Floating Rate Notes have Outperformed Term Deposits

The table below details the highest margins Amicus observed during August for Term Deposits and FRNs issued by reputable ADIs in Australia relative to three month BBSW rates. We contrast Major Bank rates with those of Non-Major ADIs (Regional and Offshore Banks, larger Credit Unions and Building Societies) and detail how these credit margins have varied over the last year.

Term Deposit margins for Major Banks contracted by 5bps in August relative to July and are 22bps less than they were three months ago, but only 13bps and 11bps less than they were six and twelve months ago. A similar pattern is exhibited for Regional Banks except that margins have contracted slightly more and notably credit margins increased in August due to a “special” being run by a non-major bank.

In contrast FRN margins have contracted considerably.  The reduction has been less in August than in June or July, however, compared with six months ago trading margins on 5 Year Major Bank FRNs have reduced from 115bps to 44bps and from 120bps to 54bps for 3 Year Regional Bank FRNs.  The contraction over twelve months has been even greater with margins reducing for Major Bank FRNs by 87bps and for Regional Banks by 83bps.

The primary cause of the contraction in credit margins has been the actions of the RBA who have taken significant steps in response to the COVID-19 pandemic. In particular the Term Funding Facility (TFF) offered to ADIs has had two major effects. Firstly, combined with other actions taken by the RBA it has sent the strong signal access to funding should not be a concern for any ADI and as a result it is extremely unlikely any ADI will fail for liquidity reasons in the short term (failure due to solvency issues caused by loan losses in a souring housing market remains a longer term concern). Hence for fundamental reasons premiums for shorter term credit risk should have declined.

The second and larger factor is the RBA has offered all ADIs access to TFF where they can borrow monies at an absolute interest rate of 25bps for 3 years. This has caused credit margin contraction for technical issues being that borrowing from the market by major banks has largely ceased as the major banks are now borrowing from the RBA using the TFF. This makes absolute economic sense as with the RBA holding 3 year government bond rates at 0.25%, ADIs are effectively being offered funding without any premium for and credit risk over that of Australian government debt. The lack of supply in the market while demand is largely unchanged has led to the recent contraction in margins.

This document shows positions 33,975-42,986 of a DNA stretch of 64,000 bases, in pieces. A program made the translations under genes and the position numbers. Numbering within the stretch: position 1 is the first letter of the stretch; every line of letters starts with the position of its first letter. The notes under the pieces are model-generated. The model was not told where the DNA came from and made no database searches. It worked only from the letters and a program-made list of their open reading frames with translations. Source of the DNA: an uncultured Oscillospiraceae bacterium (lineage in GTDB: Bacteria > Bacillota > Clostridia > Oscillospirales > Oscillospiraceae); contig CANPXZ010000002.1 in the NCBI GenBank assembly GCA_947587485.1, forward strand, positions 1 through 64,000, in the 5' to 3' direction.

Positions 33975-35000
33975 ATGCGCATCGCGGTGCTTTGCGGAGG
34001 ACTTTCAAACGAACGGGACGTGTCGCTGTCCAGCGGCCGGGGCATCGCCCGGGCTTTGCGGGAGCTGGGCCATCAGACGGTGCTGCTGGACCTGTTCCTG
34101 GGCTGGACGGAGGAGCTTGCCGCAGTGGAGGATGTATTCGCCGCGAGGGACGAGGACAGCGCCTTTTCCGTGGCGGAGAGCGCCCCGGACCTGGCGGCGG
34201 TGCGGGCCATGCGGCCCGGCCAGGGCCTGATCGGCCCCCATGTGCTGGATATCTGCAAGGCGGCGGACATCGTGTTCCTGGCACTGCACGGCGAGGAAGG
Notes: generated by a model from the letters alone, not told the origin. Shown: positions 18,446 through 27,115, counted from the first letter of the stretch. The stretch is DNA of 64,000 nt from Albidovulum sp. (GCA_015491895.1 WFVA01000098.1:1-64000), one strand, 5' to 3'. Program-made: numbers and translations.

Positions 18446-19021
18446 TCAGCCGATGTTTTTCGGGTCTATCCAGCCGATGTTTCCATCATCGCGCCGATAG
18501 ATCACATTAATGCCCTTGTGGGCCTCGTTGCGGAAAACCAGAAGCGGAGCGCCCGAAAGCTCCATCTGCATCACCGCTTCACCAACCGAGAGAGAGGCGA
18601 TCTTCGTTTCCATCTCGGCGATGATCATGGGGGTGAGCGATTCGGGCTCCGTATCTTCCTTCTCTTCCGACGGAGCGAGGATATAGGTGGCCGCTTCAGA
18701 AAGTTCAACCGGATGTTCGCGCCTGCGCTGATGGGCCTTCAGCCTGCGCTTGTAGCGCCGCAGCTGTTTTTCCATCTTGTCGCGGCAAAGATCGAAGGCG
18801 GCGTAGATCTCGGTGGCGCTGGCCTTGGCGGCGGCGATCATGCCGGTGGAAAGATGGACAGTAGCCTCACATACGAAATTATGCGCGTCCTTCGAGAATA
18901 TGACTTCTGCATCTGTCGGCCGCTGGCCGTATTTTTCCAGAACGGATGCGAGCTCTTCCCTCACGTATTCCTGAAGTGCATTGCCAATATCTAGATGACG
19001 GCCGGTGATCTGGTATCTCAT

The TFF has impacted debt securities in the form of fixed and floating rate notes to a greater degree than Term Deposits meaning the capital price appreciation these assets has been greater for those investors that held them. In contrast at current yields Term Deposits potentially offer better value paying a higher credit margin for a shorter term of investment, although they are not tradable and offer less liquidity. Nearly all investors who bought floating rate notes will be enjoying large capital gains on their investments.

With the TFF recently being extended, it does not appear the supply demand imbalance will be rectified anytime soon and in fact will only truly reverse in 3 years time when (presumably) money borrowed via the TFF will need to be refinanced in the open market. As with interest rates it appears credit margins will now be lower for longer; unless obviously any fundamental risks of default emerge.

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